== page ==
Back to P&P. Elizabeth is sharp, intelligent, and not afraid to call people on their shit, at least as much as that was possible under that stifling 19th-century etiquette I was talking about. And on top of that she’s funny. So is her father, who blatantly singles her out as his favorite (which makes up for the fact that she’s her idiot mother’s least favorite). One of their preferred joke-butts is Mr. Collins, a cousin who proposes marriage to Elizabeth and who is also a complete and total bore, who can’t shut up about how awesome his old-lady patron is. But Mrs. Bennet was hoping they’d be a match; and when she finds out Elizabeth refused Mr. Coll proposal, she’s furious and threatens to disown her. She brings the case before her husband.
Mr. Bennet, droll as ever, replies, “An unhappy alternative is before you, Elizabeth. From this day you must be a stranger to one of your parents.—Your mother will never see you again if you do not marry Mr. Collins, and I will never see you again if you do.”
Later, after Jane accepts Mr. Bingley’s proposal, she wishes that Elizabeth would find a man who could make her just as happy.
Elizabeth replies, “If you were to give me forty such men, I never could be so happy as you. Till I have your disposition, your goodness, I never can have your happiness. No, no let me shift for myself; and, perhaps, if I have very good luck, I may meet with another Mr. Collins in time.” Zing!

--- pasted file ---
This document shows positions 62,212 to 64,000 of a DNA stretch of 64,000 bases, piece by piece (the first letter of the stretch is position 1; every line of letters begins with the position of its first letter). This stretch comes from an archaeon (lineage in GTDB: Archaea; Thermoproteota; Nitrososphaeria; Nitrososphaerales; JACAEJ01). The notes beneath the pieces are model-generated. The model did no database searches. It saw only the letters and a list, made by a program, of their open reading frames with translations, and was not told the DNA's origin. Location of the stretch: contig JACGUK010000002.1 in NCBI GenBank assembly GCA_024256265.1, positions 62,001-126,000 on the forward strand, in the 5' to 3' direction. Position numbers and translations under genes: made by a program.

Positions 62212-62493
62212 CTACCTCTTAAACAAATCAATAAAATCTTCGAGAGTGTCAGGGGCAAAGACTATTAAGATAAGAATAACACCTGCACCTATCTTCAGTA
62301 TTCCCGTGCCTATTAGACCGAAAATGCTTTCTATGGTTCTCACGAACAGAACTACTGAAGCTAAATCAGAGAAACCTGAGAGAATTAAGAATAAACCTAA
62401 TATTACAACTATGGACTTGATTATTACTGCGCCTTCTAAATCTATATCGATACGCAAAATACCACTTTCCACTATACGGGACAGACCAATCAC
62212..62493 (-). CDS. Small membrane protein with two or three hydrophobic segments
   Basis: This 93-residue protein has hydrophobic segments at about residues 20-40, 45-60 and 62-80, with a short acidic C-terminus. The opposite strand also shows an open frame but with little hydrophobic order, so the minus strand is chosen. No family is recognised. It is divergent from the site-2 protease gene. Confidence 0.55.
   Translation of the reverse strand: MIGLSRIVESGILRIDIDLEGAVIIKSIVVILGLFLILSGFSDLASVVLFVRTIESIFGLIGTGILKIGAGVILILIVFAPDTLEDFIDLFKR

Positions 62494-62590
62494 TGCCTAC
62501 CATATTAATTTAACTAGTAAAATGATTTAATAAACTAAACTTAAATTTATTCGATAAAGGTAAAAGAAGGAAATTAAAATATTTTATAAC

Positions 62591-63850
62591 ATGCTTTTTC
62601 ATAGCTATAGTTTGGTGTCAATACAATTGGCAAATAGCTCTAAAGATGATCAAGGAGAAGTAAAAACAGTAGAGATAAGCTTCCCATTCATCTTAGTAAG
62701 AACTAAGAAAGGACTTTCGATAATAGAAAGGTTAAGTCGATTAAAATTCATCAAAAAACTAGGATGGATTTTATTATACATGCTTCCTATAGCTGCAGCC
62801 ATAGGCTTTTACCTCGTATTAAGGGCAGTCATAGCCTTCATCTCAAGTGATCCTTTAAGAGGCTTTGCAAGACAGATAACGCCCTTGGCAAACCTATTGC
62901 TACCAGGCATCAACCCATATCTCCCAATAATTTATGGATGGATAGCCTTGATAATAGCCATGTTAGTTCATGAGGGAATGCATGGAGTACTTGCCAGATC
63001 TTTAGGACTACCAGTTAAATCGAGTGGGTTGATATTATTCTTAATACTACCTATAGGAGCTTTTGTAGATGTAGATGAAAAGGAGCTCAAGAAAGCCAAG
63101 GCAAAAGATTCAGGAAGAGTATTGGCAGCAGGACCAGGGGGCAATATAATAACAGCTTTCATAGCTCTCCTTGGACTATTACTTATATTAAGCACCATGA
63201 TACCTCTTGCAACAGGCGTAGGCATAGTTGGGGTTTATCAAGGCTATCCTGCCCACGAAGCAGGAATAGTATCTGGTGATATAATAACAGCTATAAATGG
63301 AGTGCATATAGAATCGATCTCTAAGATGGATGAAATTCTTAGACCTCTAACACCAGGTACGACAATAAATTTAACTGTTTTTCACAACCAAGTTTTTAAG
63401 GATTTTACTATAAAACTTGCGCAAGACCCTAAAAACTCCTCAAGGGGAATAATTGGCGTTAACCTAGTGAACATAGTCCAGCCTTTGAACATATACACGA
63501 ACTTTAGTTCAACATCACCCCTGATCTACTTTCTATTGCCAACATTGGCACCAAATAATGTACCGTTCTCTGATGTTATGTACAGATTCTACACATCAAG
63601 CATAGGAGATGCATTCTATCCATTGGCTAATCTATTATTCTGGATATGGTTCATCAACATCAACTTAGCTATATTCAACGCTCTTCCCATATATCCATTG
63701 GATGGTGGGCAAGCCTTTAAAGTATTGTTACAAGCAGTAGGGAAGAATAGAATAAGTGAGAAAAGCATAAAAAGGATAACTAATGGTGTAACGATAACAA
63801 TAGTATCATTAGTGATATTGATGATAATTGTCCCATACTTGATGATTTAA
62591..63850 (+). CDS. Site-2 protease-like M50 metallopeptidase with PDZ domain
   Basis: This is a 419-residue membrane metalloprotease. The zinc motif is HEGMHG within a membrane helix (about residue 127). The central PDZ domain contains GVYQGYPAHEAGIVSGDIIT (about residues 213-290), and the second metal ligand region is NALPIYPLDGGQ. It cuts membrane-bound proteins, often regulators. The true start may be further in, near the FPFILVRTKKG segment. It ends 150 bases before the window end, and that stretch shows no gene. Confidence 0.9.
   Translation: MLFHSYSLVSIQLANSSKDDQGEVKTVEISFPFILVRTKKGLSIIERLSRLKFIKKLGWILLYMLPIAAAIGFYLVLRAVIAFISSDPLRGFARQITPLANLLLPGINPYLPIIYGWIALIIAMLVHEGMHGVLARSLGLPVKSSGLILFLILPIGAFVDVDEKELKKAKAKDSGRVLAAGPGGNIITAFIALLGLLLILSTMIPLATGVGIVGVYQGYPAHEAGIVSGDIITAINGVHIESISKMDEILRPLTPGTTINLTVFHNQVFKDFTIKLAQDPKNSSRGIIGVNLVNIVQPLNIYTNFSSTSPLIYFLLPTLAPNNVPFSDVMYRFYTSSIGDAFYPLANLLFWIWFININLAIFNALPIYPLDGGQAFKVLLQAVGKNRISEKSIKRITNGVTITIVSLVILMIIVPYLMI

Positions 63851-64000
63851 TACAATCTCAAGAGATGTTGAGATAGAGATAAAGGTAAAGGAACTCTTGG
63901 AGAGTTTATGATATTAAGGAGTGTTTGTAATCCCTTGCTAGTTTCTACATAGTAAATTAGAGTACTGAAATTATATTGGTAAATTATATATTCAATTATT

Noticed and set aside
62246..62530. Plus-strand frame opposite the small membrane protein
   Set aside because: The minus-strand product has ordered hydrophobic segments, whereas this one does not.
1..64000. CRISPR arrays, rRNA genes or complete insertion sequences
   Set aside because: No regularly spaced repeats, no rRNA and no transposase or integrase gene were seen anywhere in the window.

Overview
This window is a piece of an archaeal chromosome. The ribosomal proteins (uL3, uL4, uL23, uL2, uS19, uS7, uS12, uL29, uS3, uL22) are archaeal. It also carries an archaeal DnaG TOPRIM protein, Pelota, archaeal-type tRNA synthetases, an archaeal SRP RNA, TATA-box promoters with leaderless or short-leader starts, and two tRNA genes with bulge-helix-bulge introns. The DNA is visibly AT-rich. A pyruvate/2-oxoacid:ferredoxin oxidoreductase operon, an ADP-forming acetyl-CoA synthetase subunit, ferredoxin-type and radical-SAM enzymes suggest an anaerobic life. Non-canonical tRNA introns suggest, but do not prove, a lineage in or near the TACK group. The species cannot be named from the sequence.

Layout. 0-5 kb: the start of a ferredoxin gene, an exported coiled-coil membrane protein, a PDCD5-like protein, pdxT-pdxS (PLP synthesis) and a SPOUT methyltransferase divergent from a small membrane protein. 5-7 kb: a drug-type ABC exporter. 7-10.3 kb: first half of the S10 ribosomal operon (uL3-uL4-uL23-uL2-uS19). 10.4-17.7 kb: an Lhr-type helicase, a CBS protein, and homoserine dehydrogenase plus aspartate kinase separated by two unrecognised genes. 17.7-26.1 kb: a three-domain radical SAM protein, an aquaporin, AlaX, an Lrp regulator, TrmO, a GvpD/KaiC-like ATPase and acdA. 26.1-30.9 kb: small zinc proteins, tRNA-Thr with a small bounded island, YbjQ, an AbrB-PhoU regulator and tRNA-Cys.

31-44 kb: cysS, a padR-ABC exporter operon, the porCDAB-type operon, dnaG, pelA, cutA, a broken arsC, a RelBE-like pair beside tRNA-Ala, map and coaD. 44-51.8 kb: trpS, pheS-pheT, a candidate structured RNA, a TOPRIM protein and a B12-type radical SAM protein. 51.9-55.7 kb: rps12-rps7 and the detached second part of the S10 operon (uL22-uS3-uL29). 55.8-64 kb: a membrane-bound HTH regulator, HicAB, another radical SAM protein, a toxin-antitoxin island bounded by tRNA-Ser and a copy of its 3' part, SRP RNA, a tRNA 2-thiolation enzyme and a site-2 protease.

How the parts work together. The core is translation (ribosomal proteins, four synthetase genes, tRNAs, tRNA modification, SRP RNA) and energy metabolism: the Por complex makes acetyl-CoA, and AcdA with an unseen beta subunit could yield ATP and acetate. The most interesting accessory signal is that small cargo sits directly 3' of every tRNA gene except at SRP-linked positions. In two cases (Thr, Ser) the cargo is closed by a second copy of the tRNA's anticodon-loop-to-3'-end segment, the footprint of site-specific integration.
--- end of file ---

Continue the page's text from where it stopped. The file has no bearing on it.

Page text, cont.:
Which brings me back to everyone’s favorite taciturn thousandaire bachelor, Mr. Darcy. What a stud. What a dreamboat. Basically, from the start, he seems like a jerk, he’s awkward, he’s entitled, he falls in love with Elizabeth, he makes a really bad first move (which, back then, was proposing marriage), then he makes up for looking like a jerk by being an all-around awesome guy for the rest of the book—including taking care of the whole sister-eloping mess and not taking credit for it. Everyone’s all like, “What? You’re into Mr. Darcy? We thought you hated him!” And Elizabeth is like, “I misjudged him. It was PREJUDICE.”* And this whole thing sets the stage for every other butting-heads-turned-perfect-match story that followed for the next two centuries.
*not actual quotes.
But in all seriousness, it’s a delightful, completely accessible romance between two well-written and complex characters, following a believable trajectory in a staidly exotic (or exotically staid) setting. The prejudgements, the misunderstandings, the social and familial constraints, the clipped and curt speeches masking profound emotions and desires– all make for an incredibly compelling narrative, one in which we are deeply sympathetic to Elizabeth’s situation. Just like Elizabeth, we find Mr. Collins ridiculous, we’re pissed at Lady Catherine, we’re taken in by Wickham, we can’t believe how nice Jane is to everyone. And most importantly we fall in love with Mr. Darcy.
Also, after reading (plain) Jane Eyre, I found it slightly reassuring to discover that both Darcy and Elizabeth are moderately attractive people. Does that make me shallow?